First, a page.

5 reasons to launch now

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With fluttering hearts and trembling fingers, the Incubate team members are waiting to see the response to the launch of incubatemag.com. We’re only a very small team, with limited experience and are exposing an idea we’ve had brewing for a long time to the big, wide world. So we don’t feel ready to launch, but we’ve done it anyway. Here are Incubate’s top five reasons why:

launch now smallet

1 – Because you won’t get further in life by being afraid of what might happen.

What if people laugh at your idea? Maybe you’ll start, but won’t be able to finish. How on earth can you get paid for what you’re doing? These thoughts, and many more, went through the heads behind Incubate and still do. But the thought of seeing someone else successfully launch the exact same idea you had, because they tried when you didn’t, is much scarier.

2 – Because all big things start small.

The prospect of creating a whole, functioning business from the idea floating around in your head is daunting. That’s why it helps to just take it one small step at a time. If you do just one thing each day, that brings you closer to your goal and a year from today you’ll be 365 steps further than you are now. It’s that simple!

3 – Because the longer you hang on to your idea, the more you’ll be afraid to let go of it.

When I was younger, I had a piece of cloth that I carried around with me everywhere I went. There were many cloths like it, but that one was mine. It was comforting to feel it in my hand and hugging on to it at night helped me sleep. Of course, the more I held on to it, the more upsetting it was to try to let go. The tighter I held it in my gripping toddler hands, the more holes it got and one day I lost interest in it completely. You can see where I’m going with this…

4 – Because the best way to improve your idea isn’t by spending hours tweaking the little details, but by getting real feedback.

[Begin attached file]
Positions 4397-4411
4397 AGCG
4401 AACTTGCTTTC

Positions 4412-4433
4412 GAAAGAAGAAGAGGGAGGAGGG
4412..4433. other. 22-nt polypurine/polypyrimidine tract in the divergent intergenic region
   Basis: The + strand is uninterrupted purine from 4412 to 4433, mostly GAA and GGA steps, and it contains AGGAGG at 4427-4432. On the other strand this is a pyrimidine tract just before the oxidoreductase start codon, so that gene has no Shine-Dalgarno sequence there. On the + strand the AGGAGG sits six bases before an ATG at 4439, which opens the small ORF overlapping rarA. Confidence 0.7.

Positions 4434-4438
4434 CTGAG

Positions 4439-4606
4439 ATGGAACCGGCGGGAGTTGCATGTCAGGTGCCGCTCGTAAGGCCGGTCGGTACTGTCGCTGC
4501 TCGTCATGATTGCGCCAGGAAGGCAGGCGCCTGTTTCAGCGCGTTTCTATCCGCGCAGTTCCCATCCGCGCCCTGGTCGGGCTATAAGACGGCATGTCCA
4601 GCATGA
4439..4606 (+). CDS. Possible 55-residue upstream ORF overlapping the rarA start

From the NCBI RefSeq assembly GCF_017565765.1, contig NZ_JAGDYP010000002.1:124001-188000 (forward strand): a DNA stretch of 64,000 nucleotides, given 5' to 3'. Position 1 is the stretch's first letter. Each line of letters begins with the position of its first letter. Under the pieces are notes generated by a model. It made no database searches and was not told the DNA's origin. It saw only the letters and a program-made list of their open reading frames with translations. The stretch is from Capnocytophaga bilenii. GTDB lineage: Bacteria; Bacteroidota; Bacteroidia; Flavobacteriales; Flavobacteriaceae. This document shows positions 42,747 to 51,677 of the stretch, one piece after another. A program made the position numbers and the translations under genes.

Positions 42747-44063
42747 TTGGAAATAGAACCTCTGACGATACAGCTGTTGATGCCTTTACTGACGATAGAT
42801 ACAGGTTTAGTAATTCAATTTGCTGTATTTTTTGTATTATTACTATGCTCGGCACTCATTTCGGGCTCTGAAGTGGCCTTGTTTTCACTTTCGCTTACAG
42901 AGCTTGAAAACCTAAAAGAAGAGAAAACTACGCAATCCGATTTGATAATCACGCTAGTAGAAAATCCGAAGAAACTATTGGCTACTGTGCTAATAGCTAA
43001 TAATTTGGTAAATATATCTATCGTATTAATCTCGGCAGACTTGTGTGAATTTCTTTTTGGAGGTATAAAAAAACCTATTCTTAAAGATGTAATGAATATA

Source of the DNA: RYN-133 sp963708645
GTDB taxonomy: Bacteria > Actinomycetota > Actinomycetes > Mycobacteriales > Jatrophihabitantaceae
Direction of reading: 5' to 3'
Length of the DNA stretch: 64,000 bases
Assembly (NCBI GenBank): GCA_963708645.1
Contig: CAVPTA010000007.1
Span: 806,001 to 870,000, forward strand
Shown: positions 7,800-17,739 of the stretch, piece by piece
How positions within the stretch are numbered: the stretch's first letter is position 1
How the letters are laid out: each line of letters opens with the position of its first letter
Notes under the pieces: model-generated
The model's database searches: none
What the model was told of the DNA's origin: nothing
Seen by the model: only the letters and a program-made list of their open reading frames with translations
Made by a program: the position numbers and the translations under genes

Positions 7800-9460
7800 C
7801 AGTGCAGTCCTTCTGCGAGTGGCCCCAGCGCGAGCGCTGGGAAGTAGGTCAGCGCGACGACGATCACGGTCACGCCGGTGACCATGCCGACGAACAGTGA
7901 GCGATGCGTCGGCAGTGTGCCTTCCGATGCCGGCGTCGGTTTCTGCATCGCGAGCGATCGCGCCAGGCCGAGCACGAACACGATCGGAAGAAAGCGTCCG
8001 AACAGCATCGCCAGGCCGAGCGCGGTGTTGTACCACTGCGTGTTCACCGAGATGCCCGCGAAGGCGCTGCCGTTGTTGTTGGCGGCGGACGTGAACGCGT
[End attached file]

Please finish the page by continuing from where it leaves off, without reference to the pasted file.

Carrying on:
Your business idea is your baby, so naturally you believe it’s perfect. At least, you don’t want to hear otherwise. But the surest way to have a perfect product is to let go of it and provide an opportunity for others to point out the holes you can’t see. It’s rare that the first version of a product will stay the same, and that’s because successful creators know they need to take a step back and let others criticise.

5- Because no one ever feels ready.

Did you know that Richard Branson launched his first business as a 16-year-old and dropped out of high school to carry on with a church as his office? It’s hard to picture that a high school dropout, no matter how confident, would know completely what he’s doing. The same goes for nearly every household name in the world of company founders. Mark Zuckerberg launched a university social network when there seemed to be no market for it. Microsoft was born from Bill Gates ringing Altair up and pretending to have created a programme code to get a foot in the door. Sir Alan Sugar (another dropout at age 16) is now in the top 100 Sunday Times Rich List, but started by selling TV aerials from a van. The moral of these tales? Not to drop out of school or to lie about what you can do. Rather, successful founders start before they feel ready.

No matter your age, experience and position in life, you do have what it takes to launch your idea. We plan on being there for you every step of the way.

Tiffany is the creator of Incubate Magazine. When she is not writing for Incubate or freelance gigs, she gets cosy with a book, wishes for an ugly dog and pines for the countryside. She has a Bachelor degree in Journalism and is currently studying a Bachelor in Business.

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